Monday, July 15, 2013

China GDP growth slips to 7.5%

China GDP growth slowed further in the year to June, slipping to 7.5% from 7.7% in the year to March.  This was in line with our and the markets expectation, and with the trend slowdown in growth of some of the key activity indicators we have seen in recent months.

The quarterly rate of GDP growth came in at 1.7% in the June quarter, only marginally stronger than the weak 1.6% March quarter result.  We don’t put too much weight on these numbers.

Looking at the key activity data, growth in industrial production slowed further, falling to 8.9% in the year to June, down from 9.2% in May.  This reflects weak external demand and no doubt also the recent tightening in monetary conditions, including the stronger RMB. 

Fixed Asset Investment continued its decline since the start of the year with year-to-date growth slipping to 20.1% in June, down from 20.4% in May.  Real estate and infrastructure investment are holding up reflecting the strong housing market and government program's respectively, but manufacturing investment remains weak reflecting excess capacity and tighter credit conditions.

The only bright piece of news in the data was retail sales.   Monthly growth in nominal sales has been on an improving trend since the crackdown on "lavish and wasteful" government spending earlier in the year. However, part of that improvement needs to be attributed to price rises.  But it also underlines that, at least thus far in the slowdown, the labour market has been holding up well and supporting consumption.  The performance of the labour market will be critical in the period ahead in terms of just how much of a slowdown the authorities are willing to tolerate.

That's the key question going forward.  Up until now, the authorities have continued to choose reform over stimulus or quality of growth over quantity.  That was made very clear with the June credit crunch and the residual tightening in monetary conditions which will most likely lead to tighter credit conditions in the second half of the year.  Indeed the annual rate of growth in both loans and the money supply weakened in June, the latter falling to 14.0%, down from the 15.8% recorded in May.  The official target for the year is 13.0%.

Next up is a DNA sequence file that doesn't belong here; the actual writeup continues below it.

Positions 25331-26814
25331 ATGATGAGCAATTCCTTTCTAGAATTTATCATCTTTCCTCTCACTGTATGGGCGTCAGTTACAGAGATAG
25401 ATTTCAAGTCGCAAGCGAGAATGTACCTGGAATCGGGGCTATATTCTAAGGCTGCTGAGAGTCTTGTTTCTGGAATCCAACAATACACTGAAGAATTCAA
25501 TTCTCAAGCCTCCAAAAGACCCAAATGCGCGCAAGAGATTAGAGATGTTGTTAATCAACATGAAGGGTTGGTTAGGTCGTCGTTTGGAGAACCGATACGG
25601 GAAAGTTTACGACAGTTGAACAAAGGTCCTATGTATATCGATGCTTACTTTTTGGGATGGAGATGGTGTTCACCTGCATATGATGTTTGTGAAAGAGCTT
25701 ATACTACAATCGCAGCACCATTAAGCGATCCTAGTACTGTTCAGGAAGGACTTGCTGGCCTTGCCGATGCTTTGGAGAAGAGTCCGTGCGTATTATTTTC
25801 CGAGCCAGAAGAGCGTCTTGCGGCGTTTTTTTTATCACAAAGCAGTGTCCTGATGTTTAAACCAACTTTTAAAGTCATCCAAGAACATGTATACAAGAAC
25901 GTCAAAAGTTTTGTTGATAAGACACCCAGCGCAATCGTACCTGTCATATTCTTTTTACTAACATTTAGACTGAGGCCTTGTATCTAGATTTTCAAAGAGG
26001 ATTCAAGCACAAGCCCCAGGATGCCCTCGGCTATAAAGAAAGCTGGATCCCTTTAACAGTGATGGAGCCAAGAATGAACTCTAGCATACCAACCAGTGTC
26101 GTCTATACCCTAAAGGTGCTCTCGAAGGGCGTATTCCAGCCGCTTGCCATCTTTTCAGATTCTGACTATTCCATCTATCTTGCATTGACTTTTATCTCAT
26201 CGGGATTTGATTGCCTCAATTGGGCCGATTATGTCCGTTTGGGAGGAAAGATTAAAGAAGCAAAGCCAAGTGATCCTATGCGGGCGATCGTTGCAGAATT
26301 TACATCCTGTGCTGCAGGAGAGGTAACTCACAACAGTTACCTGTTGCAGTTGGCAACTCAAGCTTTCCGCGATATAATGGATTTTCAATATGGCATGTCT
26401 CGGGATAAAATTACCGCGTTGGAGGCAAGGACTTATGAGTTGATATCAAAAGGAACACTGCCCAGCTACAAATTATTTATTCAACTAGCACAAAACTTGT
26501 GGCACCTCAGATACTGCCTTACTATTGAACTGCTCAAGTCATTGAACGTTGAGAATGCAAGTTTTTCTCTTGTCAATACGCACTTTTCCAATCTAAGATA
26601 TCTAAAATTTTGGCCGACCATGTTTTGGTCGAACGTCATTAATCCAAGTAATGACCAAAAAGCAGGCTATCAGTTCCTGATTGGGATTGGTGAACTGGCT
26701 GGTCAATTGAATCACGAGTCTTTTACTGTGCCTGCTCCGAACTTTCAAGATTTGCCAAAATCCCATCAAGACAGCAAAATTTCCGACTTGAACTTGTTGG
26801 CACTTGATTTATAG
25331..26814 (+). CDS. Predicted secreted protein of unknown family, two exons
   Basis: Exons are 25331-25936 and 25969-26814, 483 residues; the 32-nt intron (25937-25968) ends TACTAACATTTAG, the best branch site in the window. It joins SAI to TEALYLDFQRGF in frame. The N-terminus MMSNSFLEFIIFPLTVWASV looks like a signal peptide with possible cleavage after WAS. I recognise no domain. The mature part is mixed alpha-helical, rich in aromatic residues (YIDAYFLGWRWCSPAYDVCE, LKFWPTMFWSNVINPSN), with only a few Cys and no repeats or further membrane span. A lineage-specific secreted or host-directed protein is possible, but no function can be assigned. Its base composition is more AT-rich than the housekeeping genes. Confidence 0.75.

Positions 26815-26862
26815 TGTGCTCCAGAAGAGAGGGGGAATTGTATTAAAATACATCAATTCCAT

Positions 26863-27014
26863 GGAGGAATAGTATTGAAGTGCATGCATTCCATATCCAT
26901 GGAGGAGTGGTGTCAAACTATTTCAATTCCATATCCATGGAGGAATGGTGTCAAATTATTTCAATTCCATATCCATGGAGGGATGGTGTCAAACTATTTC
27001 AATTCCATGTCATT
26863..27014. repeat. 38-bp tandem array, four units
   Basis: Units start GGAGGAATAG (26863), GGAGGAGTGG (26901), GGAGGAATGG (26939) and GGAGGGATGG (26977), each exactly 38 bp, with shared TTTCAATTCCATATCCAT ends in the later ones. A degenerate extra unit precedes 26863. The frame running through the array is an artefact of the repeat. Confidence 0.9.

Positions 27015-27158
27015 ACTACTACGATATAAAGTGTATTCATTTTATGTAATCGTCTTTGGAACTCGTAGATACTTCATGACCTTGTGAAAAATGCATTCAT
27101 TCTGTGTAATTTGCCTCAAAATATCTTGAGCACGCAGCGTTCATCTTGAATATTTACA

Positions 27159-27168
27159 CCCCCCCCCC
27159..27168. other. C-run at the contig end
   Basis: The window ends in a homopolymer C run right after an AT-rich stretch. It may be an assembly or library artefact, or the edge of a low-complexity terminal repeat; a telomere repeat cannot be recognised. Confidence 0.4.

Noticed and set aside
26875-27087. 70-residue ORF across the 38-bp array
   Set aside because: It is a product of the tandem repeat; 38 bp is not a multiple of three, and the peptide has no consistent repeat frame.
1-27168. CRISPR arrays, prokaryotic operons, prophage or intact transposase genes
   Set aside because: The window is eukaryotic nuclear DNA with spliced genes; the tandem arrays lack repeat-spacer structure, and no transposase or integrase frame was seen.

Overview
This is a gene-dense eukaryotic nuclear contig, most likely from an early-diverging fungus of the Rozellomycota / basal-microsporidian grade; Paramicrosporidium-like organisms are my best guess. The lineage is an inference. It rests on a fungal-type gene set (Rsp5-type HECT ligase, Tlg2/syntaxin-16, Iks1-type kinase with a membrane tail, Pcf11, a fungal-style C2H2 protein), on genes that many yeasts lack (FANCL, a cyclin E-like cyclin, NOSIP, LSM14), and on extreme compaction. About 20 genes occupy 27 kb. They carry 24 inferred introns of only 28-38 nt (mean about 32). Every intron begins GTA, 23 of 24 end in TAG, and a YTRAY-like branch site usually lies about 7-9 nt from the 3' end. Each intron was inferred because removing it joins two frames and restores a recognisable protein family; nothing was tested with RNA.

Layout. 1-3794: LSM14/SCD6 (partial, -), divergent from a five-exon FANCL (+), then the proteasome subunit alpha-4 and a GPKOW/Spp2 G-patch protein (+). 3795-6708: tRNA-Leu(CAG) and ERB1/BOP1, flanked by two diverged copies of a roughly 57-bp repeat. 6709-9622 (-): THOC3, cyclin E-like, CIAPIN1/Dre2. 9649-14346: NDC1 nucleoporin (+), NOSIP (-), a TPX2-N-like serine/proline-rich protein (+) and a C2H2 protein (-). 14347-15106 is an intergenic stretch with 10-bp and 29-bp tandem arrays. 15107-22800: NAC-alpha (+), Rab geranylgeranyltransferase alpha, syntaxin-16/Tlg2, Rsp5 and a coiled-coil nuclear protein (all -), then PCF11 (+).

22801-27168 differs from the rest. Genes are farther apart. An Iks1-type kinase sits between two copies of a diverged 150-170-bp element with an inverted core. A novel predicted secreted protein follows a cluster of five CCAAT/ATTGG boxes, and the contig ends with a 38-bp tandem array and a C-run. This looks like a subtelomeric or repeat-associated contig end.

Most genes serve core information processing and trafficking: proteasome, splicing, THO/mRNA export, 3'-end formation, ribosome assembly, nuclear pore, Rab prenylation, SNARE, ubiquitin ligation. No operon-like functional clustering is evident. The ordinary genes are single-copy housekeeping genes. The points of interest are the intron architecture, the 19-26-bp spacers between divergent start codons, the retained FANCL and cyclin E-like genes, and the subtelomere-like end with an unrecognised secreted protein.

Tighter credit conditions, soft external demand, currency appreciation and excess capacity in the manufacturing sector are all growth-negative factors in the period ahead.  However, if consumption holds up and exports pick up later in the year as growth in America strengthens and Europe stabilises, my 7.6% annual average forecast might still be achievable.  That said, I freely acknowledge the risk to that forecast is biased to the downside.  I'm taking comfort from the fact the authorities will likely step in to support growth if it weakens too much further, especially if it threatens jobs growth.  I'd expect that stimulus to be of a fiscal rather than a monetary nature.

In the meantime expect more reform noise and hopefully action, especially with respect to capital account and interest and exchange rate liberalisation.  Environmental policies will also be high on the agenda.  How well those reforms are implemented will be critical.  The recent crackdown on shadow banking was well-intentioned but heavy-handed.

Finally, remember this: our China story has long been one of a structural slowdown over time.  In our last strategic asset allocation review we assumed a 10-year average growth forecast for China of 7%.  That implied a range of 6-8%.  The upside of lower growth in China is more sustainable growth, assuming a timely and effective reform program.